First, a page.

I am not a professional photographer but shoot outdoor and indoor pictures, weddings, and portraits as a hobby. I use a Nikon D750 with a 70-200mm 2.8 VR lens and a 35mm 1.8 ED lens. I have been having focus problems with both lens while shooting in low light. The camera tries to focus but is unable to do so. It occurs more often with the 70-200mm lens and while I am using the camera's flash. What could be causing this problem?
The problem is lack of enough light to create enough contrast between the darkest and brightest parts of the scene within the area(s) covered by your active focus point(s).
The reason you are experiencing the problem more with the 70-200mm f/2.8 lens than the 35mm f/1.8 lens is that the 35mm lens is a tad over one stop faster and will let in just over twice as much light as the 70-200mm lens. Remember that metering and AF are done with the lens wide open regardless of your aperture setting. The lens is only stopped down the instant before the shutter opens.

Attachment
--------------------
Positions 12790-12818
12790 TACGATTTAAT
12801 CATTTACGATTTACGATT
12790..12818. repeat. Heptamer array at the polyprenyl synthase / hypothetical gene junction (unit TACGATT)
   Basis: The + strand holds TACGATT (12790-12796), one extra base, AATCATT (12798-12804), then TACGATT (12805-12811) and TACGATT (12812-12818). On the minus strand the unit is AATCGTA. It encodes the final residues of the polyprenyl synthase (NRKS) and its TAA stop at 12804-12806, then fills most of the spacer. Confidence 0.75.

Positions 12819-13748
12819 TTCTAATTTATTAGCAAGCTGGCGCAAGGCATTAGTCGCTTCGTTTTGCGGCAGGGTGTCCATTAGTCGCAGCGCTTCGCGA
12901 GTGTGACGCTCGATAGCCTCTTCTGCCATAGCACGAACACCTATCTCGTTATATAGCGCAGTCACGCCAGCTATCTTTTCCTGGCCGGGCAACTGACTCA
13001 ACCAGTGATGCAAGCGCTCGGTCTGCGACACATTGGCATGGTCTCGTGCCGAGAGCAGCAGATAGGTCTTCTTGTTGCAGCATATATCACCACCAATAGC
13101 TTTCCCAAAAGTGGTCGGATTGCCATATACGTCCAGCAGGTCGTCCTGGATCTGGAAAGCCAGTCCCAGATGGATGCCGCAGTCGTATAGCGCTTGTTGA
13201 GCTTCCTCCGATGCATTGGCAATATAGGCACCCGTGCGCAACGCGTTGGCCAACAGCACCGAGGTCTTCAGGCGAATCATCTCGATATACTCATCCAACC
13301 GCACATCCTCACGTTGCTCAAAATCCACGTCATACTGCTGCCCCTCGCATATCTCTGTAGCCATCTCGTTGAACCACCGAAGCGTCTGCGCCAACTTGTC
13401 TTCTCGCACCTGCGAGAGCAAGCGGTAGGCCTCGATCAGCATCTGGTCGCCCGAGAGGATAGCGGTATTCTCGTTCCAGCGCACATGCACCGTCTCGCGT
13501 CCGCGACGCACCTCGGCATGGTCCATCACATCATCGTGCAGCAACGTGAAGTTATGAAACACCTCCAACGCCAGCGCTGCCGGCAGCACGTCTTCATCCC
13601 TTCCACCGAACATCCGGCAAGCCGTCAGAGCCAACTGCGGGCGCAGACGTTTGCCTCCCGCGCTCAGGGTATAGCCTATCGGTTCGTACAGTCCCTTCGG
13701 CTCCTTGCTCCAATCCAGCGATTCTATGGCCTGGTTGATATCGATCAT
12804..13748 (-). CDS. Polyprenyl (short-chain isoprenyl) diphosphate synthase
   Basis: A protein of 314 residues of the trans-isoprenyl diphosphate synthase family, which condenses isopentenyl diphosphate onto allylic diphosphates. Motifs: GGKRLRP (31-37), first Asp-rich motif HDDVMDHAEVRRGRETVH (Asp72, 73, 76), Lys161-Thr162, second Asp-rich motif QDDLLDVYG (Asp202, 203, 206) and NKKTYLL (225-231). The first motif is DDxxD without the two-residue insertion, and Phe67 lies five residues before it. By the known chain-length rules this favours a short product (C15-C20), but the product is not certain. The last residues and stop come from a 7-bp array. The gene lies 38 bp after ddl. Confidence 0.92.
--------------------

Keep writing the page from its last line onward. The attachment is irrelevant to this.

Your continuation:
One thing that might help is to select only AF points that are more sensitive at wider apertures, are "cross type" AF points, or are both. I'm not very familiar with the AF system of the D750 and Nikon is notorious for keeping info about the AF points in their cameras close to the vest, but you might find the information somewhere if you look for it. It would be easy enough for a third party to deduce using comprehensive testing.
Note that the -3EV maximum sensitivity of the D750's AF system is almost certainly measured using only the center focus point. It's just the laws of physics. The center focus point will always enjoy the advantage of more light than any of the other focus points. The further away from center a focus point is, the less sensitive it can be due to the way the light from each side of the lens is split. So when in very low light and your camera is having trouble finding focus try using only the center point and see if that helps.
They always do that, it needs light/contrast in order to focus. Get more light, or get a lens that lets in more light. (lower f-stop, or more technically: t-stop.)